E-business solutions outfit Unisys launched its managed application service provider (MAS) offerings this week, claiming MAS companies will stamp out what it labels the "limited" services of boutique ASPs.
Coined as the MAS model, Unisys' new enterprise-focused ASP service provides IT infrastructure and value-added services, also enabling large businesses to sell the service on to their own clients.
Claiming it will change the definition of an ASP, Unisys said its MAS offerings cover a cross-section of services from hosting, to ASP and application management outsourcing, thus surpassing the traditional single-point solution, "one to many" approach.
"At the high end, the calibre of our offering is of a higher quality than the traditional ASP," said Unisys director of ASP services Paul Gleeson.
Unisys claims the ASP industry has offered shallow offerings focusing largely on co-location and telehousing services to SMEs, but says its MAS model holds more value than "applications as a service."
"But customers are demanding relevance and quality of service. The big issue is that ASP companies can no longer just offer hosting, for instance. For the whole ASP marketplace to mature, you need to develop a layered offering with depth of services to the enterprise - they have to be customized, one-to-one."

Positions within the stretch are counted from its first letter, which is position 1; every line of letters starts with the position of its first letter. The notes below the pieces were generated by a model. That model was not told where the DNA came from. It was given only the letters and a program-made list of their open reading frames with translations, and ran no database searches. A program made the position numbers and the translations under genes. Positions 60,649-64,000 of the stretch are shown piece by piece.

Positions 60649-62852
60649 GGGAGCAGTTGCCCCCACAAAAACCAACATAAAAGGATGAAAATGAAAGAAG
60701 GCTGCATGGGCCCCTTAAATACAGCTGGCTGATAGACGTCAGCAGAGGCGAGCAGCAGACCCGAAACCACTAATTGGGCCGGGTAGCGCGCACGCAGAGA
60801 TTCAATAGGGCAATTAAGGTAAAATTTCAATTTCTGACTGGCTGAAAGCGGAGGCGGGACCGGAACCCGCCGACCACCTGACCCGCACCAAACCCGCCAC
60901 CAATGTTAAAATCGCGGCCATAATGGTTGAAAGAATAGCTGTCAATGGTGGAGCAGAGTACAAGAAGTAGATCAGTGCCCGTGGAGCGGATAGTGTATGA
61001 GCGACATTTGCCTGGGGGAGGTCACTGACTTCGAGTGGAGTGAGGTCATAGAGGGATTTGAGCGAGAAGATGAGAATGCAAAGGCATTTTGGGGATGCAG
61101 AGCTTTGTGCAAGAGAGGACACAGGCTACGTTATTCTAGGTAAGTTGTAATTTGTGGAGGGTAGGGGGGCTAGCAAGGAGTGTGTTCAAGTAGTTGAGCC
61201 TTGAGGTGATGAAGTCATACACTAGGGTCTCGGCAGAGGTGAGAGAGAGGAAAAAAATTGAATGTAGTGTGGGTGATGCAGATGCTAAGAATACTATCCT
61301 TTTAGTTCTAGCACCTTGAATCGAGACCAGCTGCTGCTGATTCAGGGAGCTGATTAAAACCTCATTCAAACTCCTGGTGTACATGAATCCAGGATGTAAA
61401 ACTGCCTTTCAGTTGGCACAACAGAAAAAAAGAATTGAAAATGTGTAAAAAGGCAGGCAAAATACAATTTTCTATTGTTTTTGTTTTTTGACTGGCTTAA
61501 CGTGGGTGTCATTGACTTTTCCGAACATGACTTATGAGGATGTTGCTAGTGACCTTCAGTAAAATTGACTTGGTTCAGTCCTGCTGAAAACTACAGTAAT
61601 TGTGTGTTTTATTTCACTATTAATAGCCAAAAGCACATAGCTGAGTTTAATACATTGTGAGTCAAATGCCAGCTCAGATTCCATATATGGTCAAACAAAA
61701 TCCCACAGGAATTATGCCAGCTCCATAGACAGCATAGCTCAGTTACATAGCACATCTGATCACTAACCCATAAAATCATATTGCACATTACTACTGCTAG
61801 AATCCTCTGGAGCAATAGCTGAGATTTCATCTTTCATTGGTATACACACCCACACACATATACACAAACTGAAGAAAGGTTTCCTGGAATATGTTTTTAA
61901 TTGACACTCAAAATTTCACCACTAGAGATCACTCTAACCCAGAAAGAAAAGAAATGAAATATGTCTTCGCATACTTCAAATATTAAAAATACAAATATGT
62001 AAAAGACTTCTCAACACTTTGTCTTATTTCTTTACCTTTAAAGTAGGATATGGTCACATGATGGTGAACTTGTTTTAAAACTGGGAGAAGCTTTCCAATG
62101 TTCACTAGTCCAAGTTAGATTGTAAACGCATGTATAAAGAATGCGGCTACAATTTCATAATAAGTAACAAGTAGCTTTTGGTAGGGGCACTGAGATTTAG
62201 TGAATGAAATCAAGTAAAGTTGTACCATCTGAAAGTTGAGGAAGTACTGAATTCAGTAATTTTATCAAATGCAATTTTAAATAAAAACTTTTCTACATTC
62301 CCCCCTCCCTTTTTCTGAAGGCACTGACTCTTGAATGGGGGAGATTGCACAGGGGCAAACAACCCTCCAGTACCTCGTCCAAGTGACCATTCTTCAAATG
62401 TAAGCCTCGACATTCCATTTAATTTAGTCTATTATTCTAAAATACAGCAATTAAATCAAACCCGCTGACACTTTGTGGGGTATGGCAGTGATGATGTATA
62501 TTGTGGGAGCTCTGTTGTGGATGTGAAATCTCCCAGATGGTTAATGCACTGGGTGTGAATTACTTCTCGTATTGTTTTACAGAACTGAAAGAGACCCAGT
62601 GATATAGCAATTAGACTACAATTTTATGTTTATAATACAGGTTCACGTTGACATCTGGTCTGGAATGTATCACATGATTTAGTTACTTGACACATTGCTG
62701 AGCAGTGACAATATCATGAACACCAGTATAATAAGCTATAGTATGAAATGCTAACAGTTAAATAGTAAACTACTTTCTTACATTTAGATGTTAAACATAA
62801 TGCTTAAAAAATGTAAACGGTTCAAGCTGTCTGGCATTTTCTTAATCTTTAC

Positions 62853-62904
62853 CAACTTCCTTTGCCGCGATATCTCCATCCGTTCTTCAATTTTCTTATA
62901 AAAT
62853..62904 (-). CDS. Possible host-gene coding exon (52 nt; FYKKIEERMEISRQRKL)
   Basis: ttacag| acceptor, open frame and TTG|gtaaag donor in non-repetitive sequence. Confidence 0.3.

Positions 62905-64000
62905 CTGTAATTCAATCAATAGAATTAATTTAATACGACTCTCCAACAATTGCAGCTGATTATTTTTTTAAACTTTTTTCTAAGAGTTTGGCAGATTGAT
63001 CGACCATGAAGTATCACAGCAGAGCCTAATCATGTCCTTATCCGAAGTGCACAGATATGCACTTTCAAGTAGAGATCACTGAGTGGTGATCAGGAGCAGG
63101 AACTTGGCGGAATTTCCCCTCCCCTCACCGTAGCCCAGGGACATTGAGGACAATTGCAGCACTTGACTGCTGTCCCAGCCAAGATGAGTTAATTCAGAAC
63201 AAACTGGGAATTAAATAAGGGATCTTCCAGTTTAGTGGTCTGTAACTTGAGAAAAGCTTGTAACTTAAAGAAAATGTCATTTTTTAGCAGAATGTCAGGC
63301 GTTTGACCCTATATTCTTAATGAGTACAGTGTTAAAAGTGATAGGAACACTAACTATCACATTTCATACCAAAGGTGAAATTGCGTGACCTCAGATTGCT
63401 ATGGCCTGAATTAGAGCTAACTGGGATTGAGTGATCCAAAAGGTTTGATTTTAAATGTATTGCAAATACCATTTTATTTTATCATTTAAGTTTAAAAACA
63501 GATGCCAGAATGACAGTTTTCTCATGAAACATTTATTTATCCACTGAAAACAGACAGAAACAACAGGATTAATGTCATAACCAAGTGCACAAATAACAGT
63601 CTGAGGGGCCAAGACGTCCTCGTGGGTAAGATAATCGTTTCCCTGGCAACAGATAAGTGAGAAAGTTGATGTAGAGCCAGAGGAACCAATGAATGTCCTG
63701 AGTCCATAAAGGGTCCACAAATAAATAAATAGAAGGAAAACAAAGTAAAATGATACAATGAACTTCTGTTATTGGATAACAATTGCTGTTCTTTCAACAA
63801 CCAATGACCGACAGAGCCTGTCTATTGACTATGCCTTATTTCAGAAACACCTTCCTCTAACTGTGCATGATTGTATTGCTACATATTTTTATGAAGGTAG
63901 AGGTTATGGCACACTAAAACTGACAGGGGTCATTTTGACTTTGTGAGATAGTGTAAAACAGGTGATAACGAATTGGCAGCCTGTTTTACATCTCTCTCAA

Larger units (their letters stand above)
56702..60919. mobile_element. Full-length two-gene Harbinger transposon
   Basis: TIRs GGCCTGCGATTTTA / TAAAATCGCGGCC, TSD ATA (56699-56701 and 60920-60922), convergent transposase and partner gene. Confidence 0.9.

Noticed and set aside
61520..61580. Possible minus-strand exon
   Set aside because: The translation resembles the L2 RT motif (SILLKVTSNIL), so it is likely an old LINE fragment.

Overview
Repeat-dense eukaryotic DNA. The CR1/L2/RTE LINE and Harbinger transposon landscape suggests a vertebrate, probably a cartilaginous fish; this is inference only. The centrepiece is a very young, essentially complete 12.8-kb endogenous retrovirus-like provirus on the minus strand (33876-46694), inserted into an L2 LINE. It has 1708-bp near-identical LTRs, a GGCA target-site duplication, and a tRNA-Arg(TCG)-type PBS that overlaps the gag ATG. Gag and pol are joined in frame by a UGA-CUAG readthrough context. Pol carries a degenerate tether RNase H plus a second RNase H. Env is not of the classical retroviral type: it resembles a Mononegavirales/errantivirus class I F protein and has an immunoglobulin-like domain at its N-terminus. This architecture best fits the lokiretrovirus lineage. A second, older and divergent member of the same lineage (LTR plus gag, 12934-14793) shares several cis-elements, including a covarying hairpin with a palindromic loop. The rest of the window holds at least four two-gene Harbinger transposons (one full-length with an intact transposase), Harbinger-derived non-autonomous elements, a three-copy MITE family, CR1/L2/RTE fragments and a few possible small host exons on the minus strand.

Specifically, Unisys' MAS portfolio includes traditional data centre services, consolidated desktop management, network management, business process services, inbound call centre management, consulting, and additional software tools.
Gleeson added that said the end of the boutique ASP was near, claiming they were trapped in a cash-burn model and offered only niche services. "Unisys saw that the enterprise needed a layered offering and for us to be able to sell it to a CEO, CFO or CIO, not just an IT manager tied to the traditional ASP," he said.
Unisys is confident its MAS service will flourish in high-end markets, and expects the strongest demand to come from the finance and insurance, large manufacturing and telecommunications industries, all of which are seeking more complex offerings, Gleeson said.
And Unisys has no reservations over sharing its MAS concept, maintaining that its ideas are not "rocket science," and that it is chasing revenue of millions-not billions-through the MAS business over the next few years. "We're not trying to compete with top outsourcing firms like EDS, CSC or IBM GSA, but play in the tier two field," he stressed.
Meanwhile, Unisys is negotiating partnership agreemens with CapGemini Ernst&Young to skill-swap in Ariba and SAP software implementation for MAS customers.